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So yeah, I don’t think it’s wise to share partitions between distros anymore, except for swap, just too many headaches when they don’t agree, especially when an OS’s /etc/fstab file deals with partition UUIDs instead of pathnames… So I just reformatted the entire disk, I now have:

/dev/sda1 : /boot : 2 GB, exclusive to Linux Mint.
/dev/sda2 : swap : 2 GB, for anyone.
/dev/sda3 : extended : 100 GB, five 20 GB logical partitions with one OS in each.
/dev/sda5 : ext4 : 20 GB, Linux Mint.
/dev/sda6 : ext3 : 20 GB, Slackware.
/dev/sda7 : ext3 : 20 GB, unused.
/dev/sda8 : ext3 : 20 GB, unused.
/dev/sda9 : ext3 : 20 GB, unused.
/dev/sda4 : ext3 : rest, for Linux Mint, but mounted by other systems and put in their /etc/fstab as necessary.

After yet another failed attempt at installing Debian I tried my hand at Slackware, having been too intimidated and lazy to attempt the CLI-based install. Luckily, the only command-line operations you actually have to perform are partitioning the disk, which I had already done when installing Linux Mint. The Slackware install is actually a breath of fresh air. Can’t connect to your college’s wireless Internet? Slackware doesn’t care (unlike Debian). You only want to install selected packages? Go ahead! You don’t want some programs running at startup? You’re the boss! It’s like a pleasant midpoint between overwhelming configuration (Gentoo, Arch Linux, LFS) and exceedingly little (*buntus). It’s like a lovely development suite you can get up and running on a Sunday evening, when your brain’s fried and you just want to have some light fun (in the form of coding, no less).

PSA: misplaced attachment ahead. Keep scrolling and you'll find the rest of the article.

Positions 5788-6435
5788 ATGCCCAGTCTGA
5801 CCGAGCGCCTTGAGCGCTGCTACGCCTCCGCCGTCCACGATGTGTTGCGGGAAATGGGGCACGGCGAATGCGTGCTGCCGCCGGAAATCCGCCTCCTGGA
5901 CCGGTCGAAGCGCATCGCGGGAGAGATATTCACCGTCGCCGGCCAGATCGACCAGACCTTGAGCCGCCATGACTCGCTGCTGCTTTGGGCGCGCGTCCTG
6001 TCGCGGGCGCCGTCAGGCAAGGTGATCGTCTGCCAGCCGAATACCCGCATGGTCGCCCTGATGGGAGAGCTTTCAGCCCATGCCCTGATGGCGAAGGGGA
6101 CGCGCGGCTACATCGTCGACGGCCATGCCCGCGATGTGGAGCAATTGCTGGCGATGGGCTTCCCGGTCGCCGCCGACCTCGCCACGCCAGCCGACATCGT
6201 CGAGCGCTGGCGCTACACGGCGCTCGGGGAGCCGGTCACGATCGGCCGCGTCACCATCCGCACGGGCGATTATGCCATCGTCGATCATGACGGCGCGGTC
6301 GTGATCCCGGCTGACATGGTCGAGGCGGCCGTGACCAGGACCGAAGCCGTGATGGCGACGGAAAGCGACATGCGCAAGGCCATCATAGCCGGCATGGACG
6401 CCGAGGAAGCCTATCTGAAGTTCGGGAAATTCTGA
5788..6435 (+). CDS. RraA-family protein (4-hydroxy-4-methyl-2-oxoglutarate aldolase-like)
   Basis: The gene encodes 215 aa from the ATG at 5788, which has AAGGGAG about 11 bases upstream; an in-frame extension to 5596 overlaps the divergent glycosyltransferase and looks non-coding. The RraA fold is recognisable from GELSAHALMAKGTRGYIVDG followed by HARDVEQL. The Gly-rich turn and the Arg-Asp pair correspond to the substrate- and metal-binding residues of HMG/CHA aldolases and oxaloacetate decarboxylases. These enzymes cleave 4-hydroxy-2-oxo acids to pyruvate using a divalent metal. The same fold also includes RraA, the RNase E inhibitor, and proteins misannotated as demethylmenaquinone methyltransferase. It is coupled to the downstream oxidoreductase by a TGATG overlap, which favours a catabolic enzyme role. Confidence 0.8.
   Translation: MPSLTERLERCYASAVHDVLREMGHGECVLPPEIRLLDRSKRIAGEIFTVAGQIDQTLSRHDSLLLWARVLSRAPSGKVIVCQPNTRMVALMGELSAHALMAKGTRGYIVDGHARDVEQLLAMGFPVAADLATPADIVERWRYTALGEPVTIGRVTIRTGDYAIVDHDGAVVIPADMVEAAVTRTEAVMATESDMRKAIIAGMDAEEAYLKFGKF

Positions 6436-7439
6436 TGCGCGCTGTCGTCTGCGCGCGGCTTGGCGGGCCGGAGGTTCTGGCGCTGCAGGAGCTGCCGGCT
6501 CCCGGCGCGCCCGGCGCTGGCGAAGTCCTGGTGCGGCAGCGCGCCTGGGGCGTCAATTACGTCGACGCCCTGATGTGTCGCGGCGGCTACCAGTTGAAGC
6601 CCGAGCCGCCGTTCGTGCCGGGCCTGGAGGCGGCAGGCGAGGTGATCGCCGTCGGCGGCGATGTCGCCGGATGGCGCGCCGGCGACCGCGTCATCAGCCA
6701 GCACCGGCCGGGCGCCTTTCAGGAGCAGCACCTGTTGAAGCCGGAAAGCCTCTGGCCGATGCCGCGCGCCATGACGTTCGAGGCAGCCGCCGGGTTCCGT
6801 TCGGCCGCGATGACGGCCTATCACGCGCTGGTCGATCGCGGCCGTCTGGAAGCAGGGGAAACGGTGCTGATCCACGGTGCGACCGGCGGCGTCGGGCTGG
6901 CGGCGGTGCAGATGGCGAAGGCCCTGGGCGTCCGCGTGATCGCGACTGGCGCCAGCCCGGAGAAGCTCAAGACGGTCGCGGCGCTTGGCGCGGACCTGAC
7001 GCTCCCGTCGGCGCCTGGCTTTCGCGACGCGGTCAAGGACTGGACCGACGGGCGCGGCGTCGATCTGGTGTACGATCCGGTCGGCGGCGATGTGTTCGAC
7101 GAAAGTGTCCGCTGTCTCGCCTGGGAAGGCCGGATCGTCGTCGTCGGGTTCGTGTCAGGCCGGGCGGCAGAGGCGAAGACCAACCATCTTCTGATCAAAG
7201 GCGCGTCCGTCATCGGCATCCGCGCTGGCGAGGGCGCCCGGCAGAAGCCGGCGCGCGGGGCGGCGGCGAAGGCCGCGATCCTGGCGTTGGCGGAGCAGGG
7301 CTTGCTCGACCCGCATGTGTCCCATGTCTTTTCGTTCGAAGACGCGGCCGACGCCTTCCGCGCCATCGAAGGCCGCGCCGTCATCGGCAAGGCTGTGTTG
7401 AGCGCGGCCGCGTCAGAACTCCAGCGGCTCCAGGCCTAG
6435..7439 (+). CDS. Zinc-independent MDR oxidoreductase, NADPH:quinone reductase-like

Categories: Linux, Review Tags: , , ,
  1. pankromatic
    28/01/2011 at 19:03

    Interesting notes on Slackware. I would have thought Slack was very close to Arch, config wise.

    Also, odd you stumbled on Debian…was it just wireless drivers? Debian is much easier than slack/arch/gentoo.

    Gentoo has been the most fun of any of the half dozen distros I have tried.

    Nice article. Keep up the good work and have fun.

    • 28/01/2011 at 19:39

      In fact, all of the distros I’ve been trying, with the exception of Linux Mint, have had great difficulty in detecting my new wireless card, and it is even turned off whenever I boot into Mint. lspci on Mint states that the device is using r8192se_pci. The funny thing is though, this is present by default on every other distro I’ve used, yet they do not even start the module when I boot up, and the module doesn’t recognise the device when I start it manually… Ah, ce la vie I guess.
      As for Arch/Slack, I haven’t played with them much since college work is piling up, but I think the main difference is Arch has little or no GUI support and minimal functionality (which is the whole point of the distro). But as far as I can figure out, a base Arch install is equivalent to the final product of LFS, although I’m guessing that’s what they’re going for. Thanks for the comment.

  2. pankromatic
    31/01/2011 at 06:09

    I really wanted to make LFS work,but I found I need a lot more knowledge before I could tackle that project. This is a huge difference between getting a minimal Gentoo installed, compared to a minimal LFS.

    The only GUI you will have in Arch is one you compile yourself. That said, XFCE and many other are available for Arch.

    Keep up the good work.

  3. 31/01/2011 at 12:03

    Don’t lose heart, it took me three attempts to finally install it, and even then I didn’t understand everything. The second time I attempted it I actually compiled the kernel and set up the boot loader and got a kernel panic whenever I booted into it. It was frustrating but I just left it for a month or two and I finally have a working LFS install, soon to be a BLFS install, hopefully. So even if you don’t think you have the knowledge to start working on it now, you can still attempt it, because you really learn a lot from the experience.

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